5 Healthy Eating Tips For An Autumn Spent Indoors



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Hunker down, it’s hibernation time. As the days get colder and the nights draw in, our eating habits change too, with dishes heartier and more comforting. That shouldn’t mean our autumn diets can’t be healthy.

The temptation for many (see: us) is to fire up the Netflix, invest in a Deliveroo subscription (they do exist, right?), and make sure we’ve got enough loungewear to last us through the season. An adjustable waistline is this season’s must-have, don’t you know?.

However tempting that sounds, we realise this isn’t the way to tackle such a turbulent, anything-but-normal time. If you’re to emerge the other side in something resembling good shape, both physically and mentally, your diet over the coming months is going to play a huge part. We’re here to help with that; here’s how to adjust to the new normal with 5 healthy eating tips for an Autumn spent indoors.


A lack of Vitamin D in the darker months is an issue for millions of Brits every year. According to The Conversation, ”humans need vitamin D to keep healthy and to fight infections…in the winter, people have a reduced ability to make vitamin D when they go outside, so amounts of at least 600 IU per day of vitamin D from food or supplements would help maintain vitamin D status at summer levels”. 

Indeed the NHS suggests that due to coronavirus, ”It’s important to take vitamin D as you may have been indoors more than usual this year. You should take 10 micrograms (400 IU) of vitamin D a day between October and early March to keep your bones and muscles healthy”.

It makes sense, then, to ramp up the elements of your diet which can bring that elusive D in the requisite amounts. Here, oily fish is your friend, particularly salmon and trout, but also mackerel, anchovies and sardines, and is the best source of the good stuff. Getting your dose shouldn’t cost you a packet; check out our guide to the best tinned fish recipes for more.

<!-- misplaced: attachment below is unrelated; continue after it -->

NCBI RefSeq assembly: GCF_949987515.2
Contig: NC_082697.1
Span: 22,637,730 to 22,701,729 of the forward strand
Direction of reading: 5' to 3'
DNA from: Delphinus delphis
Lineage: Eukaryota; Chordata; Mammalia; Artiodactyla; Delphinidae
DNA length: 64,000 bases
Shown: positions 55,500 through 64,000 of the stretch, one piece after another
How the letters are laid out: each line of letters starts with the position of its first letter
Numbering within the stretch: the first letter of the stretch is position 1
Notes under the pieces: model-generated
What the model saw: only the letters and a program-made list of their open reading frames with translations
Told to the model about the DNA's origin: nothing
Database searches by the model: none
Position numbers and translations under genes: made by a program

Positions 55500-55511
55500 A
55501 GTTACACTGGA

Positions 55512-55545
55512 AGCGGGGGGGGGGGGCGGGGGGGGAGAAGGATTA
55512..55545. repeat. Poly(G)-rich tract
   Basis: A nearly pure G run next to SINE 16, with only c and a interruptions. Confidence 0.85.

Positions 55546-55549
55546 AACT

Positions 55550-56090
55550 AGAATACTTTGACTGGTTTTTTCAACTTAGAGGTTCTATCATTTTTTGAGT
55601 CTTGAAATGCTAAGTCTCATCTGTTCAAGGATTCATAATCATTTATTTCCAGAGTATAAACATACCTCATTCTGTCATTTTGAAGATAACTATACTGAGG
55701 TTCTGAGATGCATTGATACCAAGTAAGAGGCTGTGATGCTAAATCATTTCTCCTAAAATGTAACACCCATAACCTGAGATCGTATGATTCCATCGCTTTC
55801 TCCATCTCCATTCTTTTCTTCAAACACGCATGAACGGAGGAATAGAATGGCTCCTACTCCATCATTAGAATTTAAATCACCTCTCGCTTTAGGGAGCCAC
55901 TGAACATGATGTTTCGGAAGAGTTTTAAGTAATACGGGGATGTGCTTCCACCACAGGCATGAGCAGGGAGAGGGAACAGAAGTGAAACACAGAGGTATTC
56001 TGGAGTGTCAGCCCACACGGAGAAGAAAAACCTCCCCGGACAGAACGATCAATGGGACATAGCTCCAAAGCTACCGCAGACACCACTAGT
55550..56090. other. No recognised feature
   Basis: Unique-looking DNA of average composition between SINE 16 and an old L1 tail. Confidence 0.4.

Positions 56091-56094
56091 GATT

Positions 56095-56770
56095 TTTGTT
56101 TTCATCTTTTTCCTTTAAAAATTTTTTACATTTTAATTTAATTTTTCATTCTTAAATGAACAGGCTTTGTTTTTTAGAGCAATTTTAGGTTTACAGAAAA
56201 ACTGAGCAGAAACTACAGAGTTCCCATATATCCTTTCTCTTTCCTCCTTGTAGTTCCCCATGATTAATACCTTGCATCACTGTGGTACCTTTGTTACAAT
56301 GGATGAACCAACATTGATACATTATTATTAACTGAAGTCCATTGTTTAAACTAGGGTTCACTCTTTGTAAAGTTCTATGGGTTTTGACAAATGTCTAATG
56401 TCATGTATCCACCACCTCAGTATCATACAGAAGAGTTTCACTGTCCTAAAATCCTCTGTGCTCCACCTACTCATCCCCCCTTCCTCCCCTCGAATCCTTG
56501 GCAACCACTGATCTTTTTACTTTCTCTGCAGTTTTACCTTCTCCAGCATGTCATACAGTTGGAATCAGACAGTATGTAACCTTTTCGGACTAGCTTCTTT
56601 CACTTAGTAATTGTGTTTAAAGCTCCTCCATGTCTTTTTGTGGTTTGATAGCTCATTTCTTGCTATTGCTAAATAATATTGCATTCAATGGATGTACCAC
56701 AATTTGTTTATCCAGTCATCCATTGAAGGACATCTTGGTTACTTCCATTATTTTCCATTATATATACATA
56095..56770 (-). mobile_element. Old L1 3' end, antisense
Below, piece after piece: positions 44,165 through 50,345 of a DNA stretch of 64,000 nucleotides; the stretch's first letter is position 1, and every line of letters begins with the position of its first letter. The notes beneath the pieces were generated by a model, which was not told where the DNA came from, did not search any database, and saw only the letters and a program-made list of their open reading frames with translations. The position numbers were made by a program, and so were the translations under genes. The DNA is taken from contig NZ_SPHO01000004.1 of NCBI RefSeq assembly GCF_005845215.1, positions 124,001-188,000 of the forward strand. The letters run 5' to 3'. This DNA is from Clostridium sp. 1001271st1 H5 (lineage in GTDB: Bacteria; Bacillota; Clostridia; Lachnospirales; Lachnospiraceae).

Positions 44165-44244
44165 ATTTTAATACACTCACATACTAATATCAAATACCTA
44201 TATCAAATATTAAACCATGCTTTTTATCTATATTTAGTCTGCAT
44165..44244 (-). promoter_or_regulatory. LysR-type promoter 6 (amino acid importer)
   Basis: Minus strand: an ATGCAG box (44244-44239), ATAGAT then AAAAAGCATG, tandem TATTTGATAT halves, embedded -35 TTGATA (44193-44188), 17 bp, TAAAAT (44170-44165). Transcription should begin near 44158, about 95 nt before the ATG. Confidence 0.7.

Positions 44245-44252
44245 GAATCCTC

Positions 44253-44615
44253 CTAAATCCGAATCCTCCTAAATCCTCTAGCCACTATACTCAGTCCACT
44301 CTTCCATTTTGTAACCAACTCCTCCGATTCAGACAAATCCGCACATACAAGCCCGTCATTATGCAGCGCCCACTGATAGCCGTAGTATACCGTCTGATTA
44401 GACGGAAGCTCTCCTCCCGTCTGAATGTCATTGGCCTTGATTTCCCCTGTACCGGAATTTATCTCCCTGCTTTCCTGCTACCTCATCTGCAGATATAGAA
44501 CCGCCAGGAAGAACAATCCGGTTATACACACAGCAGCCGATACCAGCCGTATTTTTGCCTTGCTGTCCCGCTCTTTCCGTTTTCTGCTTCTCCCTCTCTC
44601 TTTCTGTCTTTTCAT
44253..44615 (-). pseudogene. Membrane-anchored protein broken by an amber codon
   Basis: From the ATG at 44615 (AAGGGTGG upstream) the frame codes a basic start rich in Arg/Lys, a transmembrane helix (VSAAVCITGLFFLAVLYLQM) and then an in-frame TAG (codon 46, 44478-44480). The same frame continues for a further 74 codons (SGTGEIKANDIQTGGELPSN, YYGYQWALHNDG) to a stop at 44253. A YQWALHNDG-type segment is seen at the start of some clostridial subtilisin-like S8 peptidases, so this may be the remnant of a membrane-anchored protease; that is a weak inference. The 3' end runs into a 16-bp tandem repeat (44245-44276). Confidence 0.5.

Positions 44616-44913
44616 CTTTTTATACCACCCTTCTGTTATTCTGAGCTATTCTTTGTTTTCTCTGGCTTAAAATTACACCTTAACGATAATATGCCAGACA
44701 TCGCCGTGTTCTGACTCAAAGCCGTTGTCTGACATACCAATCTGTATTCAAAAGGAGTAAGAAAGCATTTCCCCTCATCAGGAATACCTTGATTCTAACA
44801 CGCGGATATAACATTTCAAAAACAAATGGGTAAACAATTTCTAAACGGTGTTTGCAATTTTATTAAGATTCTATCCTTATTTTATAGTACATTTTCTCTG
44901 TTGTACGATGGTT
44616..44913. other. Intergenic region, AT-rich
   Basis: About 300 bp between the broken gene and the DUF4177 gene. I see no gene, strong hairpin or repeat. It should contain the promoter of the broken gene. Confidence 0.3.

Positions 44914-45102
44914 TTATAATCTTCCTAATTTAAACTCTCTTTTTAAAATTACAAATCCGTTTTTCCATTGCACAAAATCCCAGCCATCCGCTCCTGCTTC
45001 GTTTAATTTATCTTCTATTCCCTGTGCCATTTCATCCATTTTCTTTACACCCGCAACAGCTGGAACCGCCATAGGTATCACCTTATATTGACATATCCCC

Other excellent sources of vitamin D include liver, egg yolks and mushrooms, and according to this article on staying healthy for the ‘new normal’, ‘’whole grains, legumes, nuts, seeds, seaweed, mushrooms, and medicinal spices (like turmeric and ginger)’’ are also essential. Hmm, that sounds like a rather nice dinner right there.


With our connection to the outside world and nature suffering from protracted stints indoors, a poetic, healthy way to keep in tune with the natural world’s passing of time is to eat locally and with the seasons as much as possible. 

Generally speaking, when food is picked in its prime and doesn’t have to travel far, it boasts its maximum potential, nutrient wise. Some have even suggested that produce which is in season boasts particular nutrients that the body needs for that time of year, such as summer fruits and their particularly high fluid and sugar content; ideal for replenishing you in the warmer months.

Bringing a little cheer to an otherwise gloomy season, then, is the fantastic autumnal produce which the UK is rightly proud of. October welcomes the start of wild mushroom season, with every chef’s favourite ceps and chanterelles both plentiful and oh so delicious. Some of the heartier vegetables are beginning to taste their best, too; do seek out for celeriac, beetroot, leeks, turnip and kale right now. 

Some of Britain’s most beloved fruit also finds Autumn to be a purple patch; apples, pears, plums and figs are all begging to be picked and eaten. Phwoar.

And of course, with Halloween around the corner, pumpkin and squash of all shapes and sizes are abundant. Make the most of the glut; there are loads of ways to cook with squash and it’s wonderfully versatile.